Welcome back to the continuation of our exploration into Arbitration in France.
In the First Part, we discussed the historical significance and the evolving affordability of Arbitration, highlighting the critical role of the Arbitration Clause.
We also delved with the essential elements of the Arbitration clause under French Law.
In the Second Part, we delved with the key distinctions between Domestic and International Arbitration under French Law.
In this Third Part, we will discover a few, interesting details about the validity and characteristics of an Arbitration Clause.
We will also go through our recommendations with regard to the contents of the Arbitration Clause as well as a few, useful tips for the Arbitration clause to be as good as possible. Join us as we discover the various contents an Arbitration Agreement may have and and their implications.
With regard to the Validity and Characteristics of an Arbitration Agreement under French Law, it is worth pointing out what follows:
I) Quality of the Parties in Domestic Arbitration
Under French Law, it is no longer needed for the validity of the clause in Domestic Arbitration that both parties are Business parties, and namely parties acting in the course of their own business. By means of the Law for the Modernization of the Judicial System (Law 18 November 2016 – J21), Private, Non–Business parties are now allowed to use Domestic Arbitration in order to solve their disputes, within the boundaries drawn by the law (see supra footnote 2).
Indeed, the new version of article 2061 of the French Civil Code states as follows:
“The Arbitration Clause must have been accepted by the party against whom it is invoked, unless that party has succeeded to the rights and obligations of the party who initially accepted it.
Where one of the parties has not entered into the Arbitration Clause in the course of his or her professional activity, the clause cannot be claimed against him or her.”
Therefore, the previous legal prohibition for any non-professional parties to use Arbitration as the method to solve their disputes has been repealed; however, the non-business party that has signed a contract including an Arbitration clause may choose to waive the Arbitration clause and opt for the ordinary judicial proceedings.
As an example, any party signing an insurance policy as a consumer and, therefore, out of the scope of its professional activity, may now validly sign an Arbitration Clause with its insurance company; however, in case a dispute arises, the non-professional, consumer party can still choose to waive Arbitration and opt for normal judicial proceedings.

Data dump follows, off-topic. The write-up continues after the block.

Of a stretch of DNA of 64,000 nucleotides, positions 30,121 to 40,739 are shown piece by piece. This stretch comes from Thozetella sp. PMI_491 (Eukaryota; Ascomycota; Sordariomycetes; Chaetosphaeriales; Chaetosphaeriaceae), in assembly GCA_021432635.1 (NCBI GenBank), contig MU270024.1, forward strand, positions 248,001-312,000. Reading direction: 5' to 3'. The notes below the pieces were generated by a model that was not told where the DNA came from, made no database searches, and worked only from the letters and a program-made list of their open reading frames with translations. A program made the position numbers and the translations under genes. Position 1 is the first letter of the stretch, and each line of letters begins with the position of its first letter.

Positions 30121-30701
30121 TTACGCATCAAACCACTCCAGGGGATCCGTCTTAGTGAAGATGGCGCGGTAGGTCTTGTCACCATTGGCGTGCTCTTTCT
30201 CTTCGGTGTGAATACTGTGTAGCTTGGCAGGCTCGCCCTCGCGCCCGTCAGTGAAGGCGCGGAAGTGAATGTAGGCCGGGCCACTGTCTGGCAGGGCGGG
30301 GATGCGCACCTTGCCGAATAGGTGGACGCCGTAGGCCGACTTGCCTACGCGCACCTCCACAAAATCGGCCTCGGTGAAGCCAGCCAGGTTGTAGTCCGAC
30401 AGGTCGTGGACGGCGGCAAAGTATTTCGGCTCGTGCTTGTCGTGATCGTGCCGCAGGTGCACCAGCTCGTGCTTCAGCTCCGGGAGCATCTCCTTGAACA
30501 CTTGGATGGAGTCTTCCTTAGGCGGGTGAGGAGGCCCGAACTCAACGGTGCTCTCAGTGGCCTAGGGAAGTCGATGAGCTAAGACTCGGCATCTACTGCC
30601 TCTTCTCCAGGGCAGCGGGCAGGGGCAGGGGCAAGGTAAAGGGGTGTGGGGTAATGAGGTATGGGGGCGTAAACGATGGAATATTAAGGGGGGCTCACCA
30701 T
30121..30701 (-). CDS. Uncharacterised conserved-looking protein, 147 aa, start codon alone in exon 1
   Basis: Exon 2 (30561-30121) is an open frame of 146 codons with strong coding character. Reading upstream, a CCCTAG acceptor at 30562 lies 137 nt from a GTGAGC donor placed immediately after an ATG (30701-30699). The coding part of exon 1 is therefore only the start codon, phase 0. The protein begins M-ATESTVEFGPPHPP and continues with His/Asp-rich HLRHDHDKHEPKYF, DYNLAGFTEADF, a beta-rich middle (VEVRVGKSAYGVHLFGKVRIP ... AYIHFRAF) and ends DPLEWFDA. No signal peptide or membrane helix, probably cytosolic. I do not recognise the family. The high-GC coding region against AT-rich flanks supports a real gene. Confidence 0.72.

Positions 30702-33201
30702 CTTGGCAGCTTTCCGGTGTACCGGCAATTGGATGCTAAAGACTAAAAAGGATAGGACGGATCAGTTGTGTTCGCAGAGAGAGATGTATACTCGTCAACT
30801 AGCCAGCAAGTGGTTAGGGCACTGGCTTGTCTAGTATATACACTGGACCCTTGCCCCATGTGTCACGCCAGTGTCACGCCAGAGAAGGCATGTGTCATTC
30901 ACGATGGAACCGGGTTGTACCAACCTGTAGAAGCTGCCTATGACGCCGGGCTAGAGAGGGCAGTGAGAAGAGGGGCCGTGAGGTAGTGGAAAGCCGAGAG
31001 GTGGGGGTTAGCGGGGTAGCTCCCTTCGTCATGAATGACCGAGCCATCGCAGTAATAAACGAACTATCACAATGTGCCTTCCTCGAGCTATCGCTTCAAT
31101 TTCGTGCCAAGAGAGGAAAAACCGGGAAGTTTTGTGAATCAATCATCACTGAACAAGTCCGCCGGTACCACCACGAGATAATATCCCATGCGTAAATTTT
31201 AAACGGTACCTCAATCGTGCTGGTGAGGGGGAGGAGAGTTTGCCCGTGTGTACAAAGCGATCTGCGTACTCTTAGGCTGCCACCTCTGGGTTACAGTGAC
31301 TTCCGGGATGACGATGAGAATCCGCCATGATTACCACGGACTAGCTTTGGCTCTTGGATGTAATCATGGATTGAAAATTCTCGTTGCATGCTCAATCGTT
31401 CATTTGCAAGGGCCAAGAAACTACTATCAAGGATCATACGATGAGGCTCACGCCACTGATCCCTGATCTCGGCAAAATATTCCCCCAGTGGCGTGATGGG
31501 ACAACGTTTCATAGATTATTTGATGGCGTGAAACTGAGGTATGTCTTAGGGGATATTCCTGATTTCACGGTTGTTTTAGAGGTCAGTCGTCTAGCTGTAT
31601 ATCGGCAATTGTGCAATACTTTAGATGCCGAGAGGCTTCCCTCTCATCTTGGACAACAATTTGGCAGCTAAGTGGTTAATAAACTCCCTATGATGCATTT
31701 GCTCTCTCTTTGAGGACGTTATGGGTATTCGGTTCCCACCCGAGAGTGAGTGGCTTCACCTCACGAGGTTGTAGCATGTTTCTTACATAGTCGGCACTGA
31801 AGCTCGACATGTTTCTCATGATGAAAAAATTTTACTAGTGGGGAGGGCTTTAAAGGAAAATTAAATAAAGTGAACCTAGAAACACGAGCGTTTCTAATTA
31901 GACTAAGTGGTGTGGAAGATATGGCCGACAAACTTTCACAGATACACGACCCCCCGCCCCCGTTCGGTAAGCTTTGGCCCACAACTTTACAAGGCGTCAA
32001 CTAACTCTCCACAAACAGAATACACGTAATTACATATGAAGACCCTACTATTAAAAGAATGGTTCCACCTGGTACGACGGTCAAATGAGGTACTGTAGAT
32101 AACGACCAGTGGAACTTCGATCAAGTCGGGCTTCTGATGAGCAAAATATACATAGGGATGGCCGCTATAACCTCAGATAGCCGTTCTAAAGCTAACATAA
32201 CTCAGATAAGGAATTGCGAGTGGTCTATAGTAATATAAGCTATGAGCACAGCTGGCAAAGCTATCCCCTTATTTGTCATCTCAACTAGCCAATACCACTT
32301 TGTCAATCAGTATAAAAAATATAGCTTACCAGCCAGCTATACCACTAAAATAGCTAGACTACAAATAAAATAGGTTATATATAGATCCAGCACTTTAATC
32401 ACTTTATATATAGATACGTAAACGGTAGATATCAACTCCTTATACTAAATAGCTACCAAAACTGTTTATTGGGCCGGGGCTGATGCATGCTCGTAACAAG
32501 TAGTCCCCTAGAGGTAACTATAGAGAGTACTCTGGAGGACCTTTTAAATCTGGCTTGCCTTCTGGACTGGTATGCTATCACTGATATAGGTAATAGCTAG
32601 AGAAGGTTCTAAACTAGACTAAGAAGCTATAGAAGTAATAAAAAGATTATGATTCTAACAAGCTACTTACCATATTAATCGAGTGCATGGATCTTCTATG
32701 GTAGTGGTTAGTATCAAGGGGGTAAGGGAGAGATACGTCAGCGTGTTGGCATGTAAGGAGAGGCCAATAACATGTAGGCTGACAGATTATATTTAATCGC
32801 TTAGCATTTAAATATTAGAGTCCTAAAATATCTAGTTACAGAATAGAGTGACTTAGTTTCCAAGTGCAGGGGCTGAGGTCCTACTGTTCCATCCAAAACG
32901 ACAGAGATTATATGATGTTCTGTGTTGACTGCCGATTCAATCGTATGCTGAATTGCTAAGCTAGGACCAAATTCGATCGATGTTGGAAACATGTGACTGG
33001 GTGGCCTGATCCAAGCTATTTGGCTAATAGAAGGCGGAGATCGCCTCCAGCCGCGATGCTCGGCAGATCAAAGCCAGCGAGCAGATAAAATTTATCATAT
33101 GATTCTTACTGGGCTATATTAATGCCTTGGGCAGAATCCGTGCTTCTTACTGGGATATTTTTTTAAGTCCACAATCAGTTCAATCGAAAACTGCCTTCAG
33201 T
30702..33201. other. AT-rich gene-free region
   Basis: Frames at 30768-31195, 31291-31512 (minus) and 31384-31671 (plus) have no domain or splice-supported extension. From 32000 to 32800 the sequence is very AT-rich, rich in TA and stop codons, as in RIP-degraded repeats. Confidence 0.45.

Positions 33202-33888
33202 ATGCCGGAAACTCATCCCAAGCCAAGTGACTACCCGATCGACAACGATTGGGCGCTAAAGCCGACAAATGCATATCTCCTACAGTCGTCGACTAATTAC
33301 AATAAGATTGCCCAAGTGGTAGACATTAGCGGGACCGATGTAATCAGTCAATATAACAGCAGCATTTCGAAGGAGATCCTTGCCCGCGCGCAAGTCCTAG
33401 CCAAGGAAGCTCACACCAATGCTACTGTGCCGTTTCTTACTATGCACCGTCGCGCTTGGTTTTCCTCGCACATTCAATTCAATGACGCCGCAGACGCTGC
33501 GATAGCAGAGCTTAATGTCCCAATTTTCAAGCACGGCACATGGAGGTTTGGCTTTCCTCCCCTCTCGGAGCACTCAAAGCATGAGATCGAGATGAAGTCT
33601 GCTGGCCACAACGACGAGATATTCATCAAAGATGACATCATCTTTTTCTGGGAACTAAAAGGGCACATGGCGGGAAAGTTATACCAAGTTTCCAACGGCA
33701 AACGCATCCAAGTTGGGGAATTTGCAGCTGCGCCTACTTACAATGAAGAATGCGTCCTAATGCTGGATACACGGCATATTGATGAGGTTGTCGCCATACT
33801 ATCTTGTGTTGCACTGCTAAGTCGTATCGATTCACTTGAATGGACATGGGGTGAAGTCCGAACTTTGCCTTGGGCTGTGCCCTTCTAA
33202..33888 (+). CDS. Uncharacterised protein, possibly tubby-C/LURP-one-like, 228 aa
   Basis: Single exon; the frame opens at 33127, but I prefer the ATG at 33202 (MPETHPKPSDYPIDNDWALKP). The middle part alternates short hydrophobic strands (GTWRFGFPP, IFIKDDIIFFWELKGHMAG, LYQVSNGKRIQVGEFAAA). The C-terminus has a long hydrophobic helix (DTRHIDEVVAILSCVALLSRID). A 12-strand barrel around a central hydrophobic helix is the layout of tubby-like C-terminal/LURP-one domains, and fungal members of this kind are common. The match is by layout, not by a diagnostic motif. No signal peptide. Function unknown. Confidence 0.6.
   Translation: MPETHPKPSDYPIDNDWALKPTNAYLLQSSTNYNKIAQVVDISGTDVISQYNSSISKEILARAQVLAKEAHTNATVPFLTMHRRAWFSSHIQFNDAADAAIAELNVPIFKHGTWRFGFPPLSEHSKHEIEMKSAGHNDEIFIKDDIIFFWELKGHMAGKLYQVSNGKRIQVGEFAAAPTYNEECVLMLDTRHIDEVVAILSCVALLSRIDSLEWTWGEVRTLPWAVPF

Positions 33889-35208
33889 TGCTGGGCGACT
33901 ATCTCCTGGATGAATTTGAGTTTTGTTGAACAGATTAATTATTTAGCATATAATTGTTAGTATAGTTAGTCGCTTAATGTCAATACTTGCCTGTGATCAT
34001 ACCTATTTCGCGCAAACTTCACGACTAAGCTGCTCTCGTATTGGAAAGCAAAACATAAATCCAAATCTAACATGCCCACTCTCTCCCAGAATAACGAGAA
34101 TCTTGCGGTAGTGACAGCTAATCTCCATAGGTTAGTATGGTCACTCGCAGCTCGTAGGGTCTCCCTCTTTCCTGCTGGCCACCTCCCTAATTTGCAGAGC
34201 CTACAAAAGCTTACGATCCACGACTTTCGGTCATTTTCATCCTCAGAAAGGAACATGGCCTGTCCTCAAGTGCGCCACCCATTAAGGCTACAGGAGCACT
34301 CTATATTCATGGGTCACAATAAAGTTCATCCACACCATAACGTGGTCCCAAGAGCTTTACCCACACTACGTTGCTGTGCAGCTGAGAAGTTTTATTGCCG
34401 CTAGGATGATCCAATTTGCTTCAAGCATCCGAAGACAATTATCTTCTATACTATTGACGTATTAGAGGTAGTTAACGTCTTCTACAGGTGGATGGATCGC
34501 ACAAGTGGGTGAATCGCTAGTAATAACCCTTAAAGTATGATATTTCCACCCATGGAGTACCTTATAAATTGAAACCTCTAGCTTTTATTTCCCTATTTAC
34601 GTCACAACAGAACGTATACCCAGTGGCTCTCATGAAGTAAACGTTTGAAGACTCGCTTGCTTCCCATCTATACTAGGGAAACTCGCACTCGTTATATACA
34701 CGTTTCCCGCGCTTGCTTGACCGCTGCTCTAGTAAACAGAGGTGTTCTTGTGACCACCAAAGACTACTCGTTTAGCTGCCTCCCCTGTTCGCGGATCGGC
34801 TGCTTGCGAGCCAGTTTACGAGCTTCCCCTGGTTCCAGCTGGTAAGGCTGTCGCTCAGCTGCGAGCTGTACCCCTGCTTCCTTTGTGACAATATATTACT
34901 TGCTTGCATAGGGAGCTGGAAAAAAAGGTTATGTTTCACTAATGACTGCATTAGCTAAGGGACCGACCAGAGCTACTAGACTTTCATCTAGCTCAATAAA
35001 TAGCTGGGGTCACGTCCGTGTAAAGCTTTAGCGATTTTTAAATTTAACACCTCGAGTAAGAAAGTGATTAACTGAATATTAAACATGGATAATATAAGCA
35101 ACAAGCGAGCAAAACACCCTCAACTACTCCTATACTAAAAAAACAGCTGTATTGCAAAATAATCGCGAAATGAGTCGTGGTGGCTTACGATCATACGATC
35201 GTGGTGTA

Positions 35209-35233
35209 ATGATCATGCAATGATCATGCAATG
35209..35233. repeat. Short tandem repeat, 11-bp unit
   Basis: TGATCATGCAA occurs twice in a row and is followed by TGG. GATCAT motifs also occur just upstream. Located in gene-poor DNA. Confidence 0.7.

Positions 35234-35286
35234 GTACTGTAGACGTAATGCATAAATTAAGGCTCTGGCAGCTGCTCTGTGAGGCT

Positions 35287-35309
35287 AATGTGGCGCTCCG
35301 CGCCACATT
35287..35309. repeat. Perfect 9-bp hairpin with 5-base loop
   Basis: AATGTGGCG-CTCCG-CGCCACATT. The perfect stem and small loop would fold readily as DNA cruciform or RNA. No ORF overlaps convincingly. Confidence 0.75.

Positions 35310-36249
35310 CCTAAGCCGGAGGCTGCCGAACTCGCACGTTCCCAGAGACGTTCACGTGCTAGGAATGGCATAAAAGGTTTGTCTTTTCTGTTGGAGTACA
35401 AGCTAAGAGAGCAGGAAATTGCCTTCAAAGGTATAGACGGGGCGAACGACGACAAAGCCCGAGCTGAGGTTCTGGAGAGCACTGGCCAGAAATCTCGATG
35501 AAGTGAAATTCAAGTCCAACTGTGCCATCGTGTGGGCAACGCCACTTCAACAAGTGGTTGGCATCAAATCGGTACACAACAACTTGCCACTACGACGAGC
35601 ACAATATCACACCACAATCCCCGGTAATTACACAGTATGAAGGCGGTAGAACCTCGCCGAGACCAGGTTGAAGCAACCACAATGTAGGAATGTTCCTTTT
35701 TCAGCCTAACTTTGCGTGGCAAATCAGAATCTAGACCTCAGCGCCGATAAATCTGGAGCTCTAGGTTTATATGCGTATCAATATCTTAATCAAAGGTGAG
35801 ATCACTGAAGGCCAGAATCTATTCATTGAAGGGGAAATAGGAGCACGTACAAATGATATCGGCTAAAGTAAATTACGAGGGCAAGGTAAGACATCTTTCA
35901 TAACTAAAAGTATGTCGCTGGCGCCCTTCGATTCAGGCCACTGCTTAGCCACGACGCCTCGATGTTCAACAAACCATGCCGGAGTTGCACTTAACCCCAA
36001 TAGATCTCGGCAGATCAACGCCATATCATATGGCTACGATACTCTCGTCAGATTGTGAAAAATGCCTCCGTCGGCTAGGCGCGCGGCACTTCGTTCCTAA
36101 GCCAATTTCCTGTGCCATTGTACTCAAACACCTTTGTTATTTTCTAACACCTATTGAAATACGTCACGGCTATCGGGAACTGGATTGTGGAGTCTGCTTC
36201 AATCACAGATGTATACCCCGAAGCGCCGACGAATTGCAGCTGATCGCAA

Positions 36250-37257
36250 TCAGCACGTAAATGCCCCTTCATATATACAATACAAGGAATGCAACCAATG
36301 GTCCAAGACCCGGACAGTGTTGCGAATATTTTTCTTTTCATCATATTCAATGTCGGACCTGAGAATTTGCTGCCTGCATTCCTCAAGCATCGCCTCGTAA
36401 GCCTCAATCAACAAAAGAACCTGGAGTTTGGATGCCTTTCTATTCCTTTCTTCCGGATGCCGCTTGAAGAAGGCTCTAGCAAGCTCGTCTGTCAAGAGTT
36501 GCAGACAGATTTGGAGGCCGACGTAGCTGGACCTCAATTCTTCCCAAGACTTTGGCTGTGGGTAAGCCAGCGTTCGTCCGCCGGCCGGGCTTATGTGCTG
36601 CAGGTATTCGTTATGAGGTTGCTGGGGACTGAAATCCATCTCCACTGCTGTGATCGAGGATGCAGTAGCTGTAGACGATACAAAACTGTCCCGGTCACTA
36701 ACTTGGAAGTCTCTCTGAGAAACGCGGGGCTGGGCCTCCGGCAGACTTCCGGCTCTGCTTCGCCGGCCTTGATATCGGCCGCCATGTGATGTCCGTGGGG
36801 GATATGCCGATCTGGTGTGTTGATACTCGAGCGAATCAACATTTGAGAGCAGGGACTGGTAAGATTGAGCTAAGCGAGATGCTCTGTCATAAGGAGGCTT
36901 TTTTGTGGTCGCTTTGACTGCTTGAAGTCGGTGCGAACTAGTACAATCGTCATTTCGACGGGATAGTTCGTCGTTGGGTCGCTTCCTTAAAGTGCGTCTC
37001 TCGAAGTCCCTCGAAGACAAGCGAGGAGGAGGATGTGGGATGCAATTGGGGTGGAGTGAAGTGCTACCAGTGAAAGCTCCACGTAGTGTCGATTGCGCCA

Conversely, this freedom of choice does not belong to the business party, that is bound to Arbitration once the choice has been made.
II) Arbitration is an irreversible choice
Once you have made the choice to use Arbitration to solve potential disputes in a transaction you entered into in the normal course of your business, be aware that the consent you have given to Arbitration cannot be unilaterally withdrawn.
This means that if you accepts to go for Arbitration, you cannot opt for judicial proceedings when a dispute arises, unless the other party agrees to terminate the Arbitration agreement.
III) The Arbitration clause is an independent agreement
The Arbitration clause is independent from the main contract to which it is attached; if the main contract is void or inapplicable or terminated for any reason, the Arbitration clause survives to it (Article 1447 CPC).
However, in International Arbitration, the independent character of the Arbitration Clause may be waived (see PART II – Understanding the Nuances : Domestic vs International Arbitration in France).
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IV) The Submission Agreement must contain an additional, essential element
In case the Arbitration agreement is signed after the dispute has arisen, the Submission Agreement, in order to be valid, shall also determine the object of the dispute (article 1445 CPC).
Recommended Contents of an Arbitration Clause
In PART I and PART II, we have seen the Essential Elements and limits in order for an Arbitration clause to be valid and enforceable under French Law.
However, beyond the Essential Elements, there are a few items that can definitely help secure that the Arbitration process goes smoothly in case a dispute arises between the parties.
Indeed, when a dispute has already arisen, it might be the worst time to find an arrangement on the Arbitration rules!
That is why an effective Arbitration Clause should include the following:
- The Choice of the Applicable Arbitration Procedural Rules, by making reference to customized Arbitration procedure rules (Ad Hoc Arbitration) or to an Arbitration institution rules. The Procedural Rules define the legal framework of the proceedings and are distinct from the Substantive Law, which governs the merits of the dispute. It is important to make sure that the Arbitration institution you choose is correctly identified in the Arbitration Clause and that this institution accepts to be appointed to manage the Arbitration proceedings in case of dispute.